'There are no good kids here': Girls' Experiences of Secure Accommodation

academicstudies

 

 

Abstract

In 2010 two hundred and sixty children entered secure accommodation. Of these, fifty-one percent were placed because they were on remand or sentenced after being found guilty of committing a serious offence. The other thirty-seven percent were placed by social services for their own protection under a child welfare order. This means that secure accommodation is used to simultaneously hold children sentenced for punishment with those who are 'saved' from tragedy by welfare professionals. This research explores girls' everyday experiences of secure accommodation by centralising the view of young people as social actors able to play a key role in defining their own experiences. It does so by building on theories around discipline and confinement to consider secure accommodation as an emotional space designed specifically to reform and re-educate children.

Taking secure accommodation as a unique social space, this thesis employs the sociology of emotion to explore the social architecture between the adults working as paid carers and the children for whom they receive money to both care for and control. In order to consider the nature of these relationships, this thesis explores the status of 'child' within the unit and the social significance of childhood in the context of a society which binds age with competency.

 

 

Reference: Ellis, K. (2012). 'There are no good kids here': Girls' experiences of secure accommodation. PhD Thesis. Sheffield: University of Sheffield

 

commentary

 

Well-constructed doctoral research is a joy to read; this is no exception. The author makes an important and under-researched context of study come to theoretical life, applying a critical framework that combines the work of some sociological giants (Goffman and Foucault and it has to be said, the underused 'emotional' work of Arlie Hochschild).

The methodology is an ethnography/researcher as outsider and methods are naturalistic observation with some conversations with a purpose, and as such the thesis affords depth and detail to an under-researched social environment. There are too few studies like this in our view - although we confess some leanings toward symbolic interactionism ourselves. 

The literature review is very helpful for an understanding of childrens' entry into the juvenile secure estate, the cluster concepts around socialisation, role expectations, gender and identities in this environment.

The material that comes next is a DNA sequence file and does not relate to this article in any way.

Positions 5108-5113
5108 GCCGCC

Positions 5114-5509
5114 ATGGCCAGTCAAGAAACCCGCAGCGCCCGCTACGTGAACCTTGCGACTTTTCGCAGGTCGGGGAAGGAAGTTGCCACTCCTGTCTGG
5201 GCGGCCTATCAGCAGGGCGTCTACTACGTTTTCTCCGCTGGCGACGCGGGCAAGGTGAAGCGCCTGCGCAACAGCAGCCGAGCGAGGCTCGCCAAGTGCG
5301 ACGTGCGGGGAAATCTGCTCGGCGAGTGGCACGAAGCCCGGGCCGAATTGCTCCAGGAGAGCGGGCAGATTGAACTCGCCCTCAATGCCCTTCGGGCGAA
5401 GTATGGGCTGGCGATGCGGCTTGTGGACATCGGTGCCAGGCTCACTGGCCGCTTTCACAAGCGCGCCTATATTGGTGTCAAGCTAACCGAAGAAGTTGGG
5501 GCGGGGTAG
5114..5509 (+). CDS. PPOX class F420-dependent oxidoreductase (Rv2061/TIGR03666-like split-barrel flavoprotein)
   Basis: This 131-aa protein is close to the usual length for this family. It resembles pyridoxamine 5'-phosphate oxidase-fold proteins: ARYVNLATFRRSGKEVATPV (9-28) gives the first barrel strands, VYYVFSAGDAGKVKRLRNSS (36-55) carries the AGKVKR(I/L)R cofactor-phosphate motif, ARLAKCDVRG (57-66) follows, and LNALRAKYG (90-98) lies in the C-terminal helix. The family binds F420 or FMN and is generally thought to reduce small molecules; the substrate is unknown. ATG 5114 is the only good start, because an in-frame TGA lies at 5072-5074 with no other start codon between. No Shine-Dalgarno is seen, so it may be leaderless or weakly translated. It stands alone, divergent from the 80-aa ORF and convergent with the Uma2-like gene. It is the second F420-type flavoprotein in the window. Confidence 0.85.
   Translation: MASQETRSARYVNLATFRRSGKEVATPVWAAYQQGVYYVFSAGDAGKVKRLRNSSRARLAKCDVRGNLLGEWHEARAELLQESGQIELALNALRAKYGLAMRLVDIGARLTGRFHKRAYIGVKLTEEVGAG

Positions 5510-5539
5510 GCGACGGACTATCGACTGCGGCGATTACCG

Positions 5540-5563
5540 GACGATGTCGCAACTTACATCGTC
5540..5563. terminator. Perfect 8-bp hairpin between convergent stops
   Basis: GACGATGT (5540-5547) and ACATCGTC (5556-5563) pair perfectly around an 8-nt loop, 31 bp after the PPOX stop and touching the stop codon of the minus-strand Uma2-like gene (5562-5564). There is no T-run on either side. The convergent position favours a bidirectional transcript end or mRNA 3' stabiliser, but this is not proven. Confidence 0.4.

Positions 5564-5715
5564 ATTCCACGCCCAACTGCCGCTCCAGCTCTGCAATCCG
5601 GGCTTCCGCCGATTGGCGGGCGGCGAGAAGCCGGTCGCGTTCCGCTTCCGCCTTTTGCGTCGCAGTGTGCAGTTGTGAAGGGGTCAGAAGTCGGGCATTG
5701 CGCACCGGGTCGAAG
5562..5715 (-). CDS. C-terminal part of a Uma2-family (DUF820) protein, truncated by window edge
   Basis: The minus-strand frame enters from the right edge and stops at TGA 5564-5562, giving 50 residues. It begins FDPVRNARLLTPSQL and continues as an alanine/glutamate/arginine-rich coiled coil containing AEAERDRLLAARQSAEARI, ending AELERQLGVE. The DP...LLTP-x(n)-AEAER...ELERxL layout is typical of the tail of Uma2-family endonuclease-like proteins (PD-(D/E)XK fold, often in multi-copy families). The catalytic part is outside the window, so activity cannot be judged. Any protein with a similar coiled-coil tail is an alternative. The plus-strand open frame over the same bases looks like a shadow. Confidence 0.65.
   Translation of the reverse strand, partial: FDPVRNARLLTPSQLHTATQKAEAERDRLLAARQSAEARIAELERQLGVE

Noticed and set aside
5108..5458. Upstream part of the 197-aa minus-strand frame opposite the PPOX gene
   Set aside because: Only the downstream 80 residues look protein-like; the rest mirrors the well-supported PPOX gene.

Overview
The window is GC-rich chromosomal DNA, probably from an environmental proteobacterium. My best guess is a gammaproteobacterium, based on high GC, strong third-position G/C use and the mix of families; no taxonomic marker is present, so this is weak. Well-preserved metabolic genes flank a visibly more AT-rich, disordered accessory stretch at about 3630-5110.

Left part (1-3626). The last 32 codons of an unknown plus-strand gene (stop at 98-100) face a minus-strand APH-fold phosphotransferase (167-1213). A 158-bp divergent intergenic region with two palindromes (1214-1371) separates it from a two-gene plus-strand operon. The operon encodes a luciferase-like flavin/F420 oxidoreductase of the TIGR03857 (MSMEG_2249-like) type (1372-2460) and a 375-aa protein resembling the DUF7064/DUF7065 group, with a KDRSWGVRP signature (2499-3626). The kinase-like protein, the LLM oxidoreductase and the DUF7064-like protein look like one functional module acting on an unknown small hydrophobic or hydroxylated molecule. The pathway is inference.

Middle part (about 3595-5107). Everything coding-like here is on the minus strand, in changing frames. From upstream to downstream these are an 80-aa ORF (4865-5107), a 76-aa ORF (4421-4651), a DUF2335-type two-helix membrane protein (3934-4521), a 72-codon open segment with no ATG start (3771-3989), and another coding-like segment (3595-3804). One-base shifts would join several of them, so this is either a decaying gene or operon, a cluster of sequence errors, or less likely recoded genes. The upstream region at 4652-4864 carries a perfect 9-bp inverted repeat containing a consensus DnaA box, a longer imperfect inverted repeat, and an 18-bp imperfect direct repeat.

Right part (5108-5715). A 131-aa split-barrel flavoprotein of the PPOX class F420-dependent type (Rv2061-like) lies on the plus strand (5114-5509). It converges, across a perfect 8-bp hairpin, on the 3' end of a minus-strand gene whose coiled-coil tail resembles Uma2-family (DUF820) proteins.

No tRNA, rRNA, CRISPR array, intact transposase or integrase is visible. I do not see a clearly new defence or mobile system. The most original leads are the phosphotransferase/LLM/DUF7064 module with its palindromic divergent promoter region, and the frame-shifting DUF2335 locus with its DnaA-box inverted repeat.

See related publications on Google Scholar

------

In the UK, a PhD stands for ‘Doctor of Philosophy’, sometimes referred to as a ‘doctorate’. It is the highest level of degree that a student can achieve. At some institutions, a Doctor of Philosophy is known as a DPhil. It is distinct from professional doctorates such as EdD (Doctor of Education).

A PhD usually culminates in a thesis of around 80,000-100,000 words, based on research carried out over the course of the research study. The research must be original and aim to create new knowledge or theories in their specialist area, or build on existing knowledge or theories in novel ways. 

A doctoral thesis in the social sciences will normally have a comprehensive literature review of the specific research area, in addition to a particular theoretical focus (a conceptual framework) sometimes even where two more sets of theories overlap (intersect). The research is 'supervised' normally by two experienced academics and examined by another two experienced academics who are experts in the field of study, one of who is external to the awarding University.

------

 

Attachments:
Download this file (Ellis_2012.pdf)Ellis_2012.pdf[Ellis, K. (2012). 'There are no good kids here': Girls' Experiences of Secure Accommodation. PhD Thesis. Sheffield: University of Sheffield]16705 kB
Download this file (bcv114.pdf)bcv114.pdf[Ellis, K H. (2016) ‘He's got some nasty impression of me he has’: Listening to Children in the Secure Estate, The British Journal of Social Work, Volume 46, Issue 6, September 2016, Pages 1553–1567, https://doi.org/10.1093/bjsw/bcv114]197 kB

We use cookies on our website. Some of them are essential for the operation of the site, while others help us to improve this site and the user experience (tracking cookies). You can decide for yourself whether you want to allow cookies or not. Please note that if you reject them, you may not be able to use all the functionalities of the site.

X

Right Click

Only subscribers can copy.